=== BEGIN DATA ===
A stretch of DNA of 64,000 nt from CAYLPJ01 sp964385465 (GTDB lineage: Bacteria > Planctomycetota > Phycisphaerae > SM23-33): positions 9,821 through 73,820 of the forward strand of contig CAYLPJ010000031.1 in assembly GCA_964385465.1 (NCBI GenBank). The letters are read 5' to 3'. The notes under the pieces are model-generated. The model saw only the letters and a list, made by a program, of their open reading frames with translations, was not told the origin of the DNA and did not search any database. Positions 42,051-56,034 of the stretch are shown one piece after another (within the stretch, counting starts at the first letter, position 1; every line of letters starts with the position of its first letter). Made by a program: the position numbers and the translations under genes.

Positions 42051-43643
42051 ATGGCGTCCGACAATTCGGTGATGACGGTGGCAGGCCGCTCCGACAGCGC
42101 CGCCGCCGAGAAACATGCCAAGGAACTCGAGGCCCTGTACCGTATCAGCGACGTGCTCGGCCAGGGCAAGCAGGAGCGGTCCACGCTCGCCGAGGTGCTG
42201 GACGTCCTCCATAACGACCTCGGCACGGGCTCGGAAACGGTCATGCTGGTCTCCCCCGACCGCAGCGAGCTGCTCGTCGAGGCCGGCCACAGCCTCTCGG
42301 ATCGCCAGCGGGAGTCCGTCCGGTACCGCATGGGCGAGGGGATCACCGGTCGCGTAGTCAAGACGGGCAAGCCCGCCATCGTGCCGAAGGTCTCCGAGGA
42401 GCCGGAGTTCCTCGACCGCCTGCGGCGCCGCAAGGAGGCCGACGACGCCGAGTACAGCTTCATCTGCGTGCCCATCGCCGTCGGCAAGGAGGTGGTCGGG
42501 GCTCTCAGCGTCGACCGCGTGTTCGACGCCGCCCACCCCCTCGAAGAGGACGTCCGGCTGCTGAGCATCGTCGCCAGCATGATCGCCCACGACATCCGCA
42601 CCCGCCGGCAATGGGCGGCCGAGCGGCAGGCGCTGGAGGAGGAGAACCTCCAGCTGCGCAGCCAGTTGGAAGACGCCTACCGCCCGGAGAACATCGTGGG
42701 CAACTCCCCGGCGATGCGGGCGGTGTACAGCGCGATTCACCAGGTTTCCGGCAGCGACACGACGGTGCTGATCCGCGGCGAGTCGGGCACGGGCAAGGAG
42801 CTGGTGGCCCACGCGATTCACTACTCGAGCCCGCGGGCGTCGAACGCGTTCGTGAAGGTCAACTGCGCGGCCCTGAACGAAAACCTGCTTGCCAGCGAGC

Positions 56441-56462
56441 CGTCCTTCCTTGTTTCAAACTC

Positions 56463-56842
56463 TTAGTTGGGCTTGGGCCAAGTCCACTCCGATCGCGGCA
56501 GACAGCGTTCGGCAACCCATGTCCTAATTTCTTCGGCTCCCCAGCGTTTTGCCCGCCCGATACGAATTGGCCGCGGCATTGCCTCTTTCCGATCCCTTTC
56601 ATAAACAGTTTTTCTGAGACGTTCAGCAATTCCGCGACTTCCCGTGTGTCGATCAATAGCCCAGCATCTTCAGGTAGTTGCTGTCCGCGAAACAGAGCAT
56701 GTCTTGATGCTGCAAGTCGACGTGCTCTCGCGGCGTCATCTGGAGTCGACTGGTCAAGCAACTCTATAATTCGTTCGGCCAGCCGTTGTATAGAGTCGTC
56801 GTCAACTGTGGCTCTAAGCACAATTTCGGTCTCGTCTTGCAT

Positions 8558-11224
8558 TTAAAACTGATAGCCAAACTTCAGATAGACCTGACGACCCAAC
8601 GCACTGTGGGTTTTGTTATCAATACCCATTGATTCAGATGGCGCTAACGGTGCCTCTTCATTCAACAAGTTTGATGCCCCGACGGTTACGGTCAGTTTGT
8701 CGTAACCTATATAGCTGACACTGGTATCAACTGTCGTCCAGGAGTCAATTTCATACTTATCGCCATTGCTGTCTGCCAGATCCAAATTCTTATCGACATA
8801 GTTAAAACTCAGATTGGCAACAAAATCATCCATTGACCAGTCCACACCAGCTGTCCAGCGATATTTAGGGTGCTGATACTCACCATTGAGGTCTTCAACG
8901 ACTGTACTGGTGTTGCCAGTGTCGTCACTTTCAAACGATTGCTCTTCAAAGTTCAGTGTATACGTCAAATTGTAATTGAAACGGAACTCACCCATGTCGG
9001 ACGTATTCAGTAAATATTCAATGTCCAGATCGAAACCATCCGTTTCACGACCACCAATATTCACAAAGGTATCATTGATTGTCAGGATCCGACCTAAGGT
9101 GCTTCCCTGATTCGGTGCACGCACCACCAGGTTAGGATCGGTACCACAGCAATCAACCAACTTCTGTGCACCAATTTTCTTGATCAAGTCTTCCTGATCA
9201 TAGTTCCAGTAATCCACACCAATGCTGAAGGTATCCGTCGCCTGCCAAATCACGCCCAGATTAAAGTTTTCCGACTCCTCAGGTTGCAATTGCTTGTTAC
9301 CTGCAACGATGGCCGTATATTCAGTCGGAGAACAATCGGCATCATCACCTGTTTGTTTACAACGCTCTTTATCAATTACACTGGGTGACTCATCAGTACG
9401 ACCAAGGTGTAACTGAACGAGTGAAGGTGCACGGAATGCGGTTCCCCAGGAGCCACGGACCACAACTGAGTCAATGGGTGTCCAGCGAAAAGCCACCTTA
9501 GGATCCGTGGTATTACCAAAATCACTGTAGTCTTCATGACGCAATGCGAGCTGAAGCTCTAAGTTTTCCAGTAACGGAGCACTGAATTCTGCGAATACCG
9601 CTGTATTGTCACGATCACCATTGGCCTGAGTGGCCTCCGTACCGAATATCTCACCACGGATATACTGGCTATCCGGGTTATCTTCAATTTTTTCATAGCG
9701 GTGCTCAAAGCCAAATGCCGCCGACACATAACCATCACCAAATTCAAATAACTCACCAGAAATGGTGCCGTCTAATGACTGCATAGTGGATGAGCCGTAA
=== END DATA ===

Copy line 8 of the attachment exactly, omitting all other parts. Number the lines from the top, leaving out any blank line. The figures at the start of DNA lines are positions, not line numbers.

42501 GCTCTCAGCGTCGACCGCGTGTTCGACGCCGCCCACCCCCTCGAAGAGGACGTCCGGCTGCTGAGCATCGTCGCCAGCATGATCGCCCACGACATCCGCA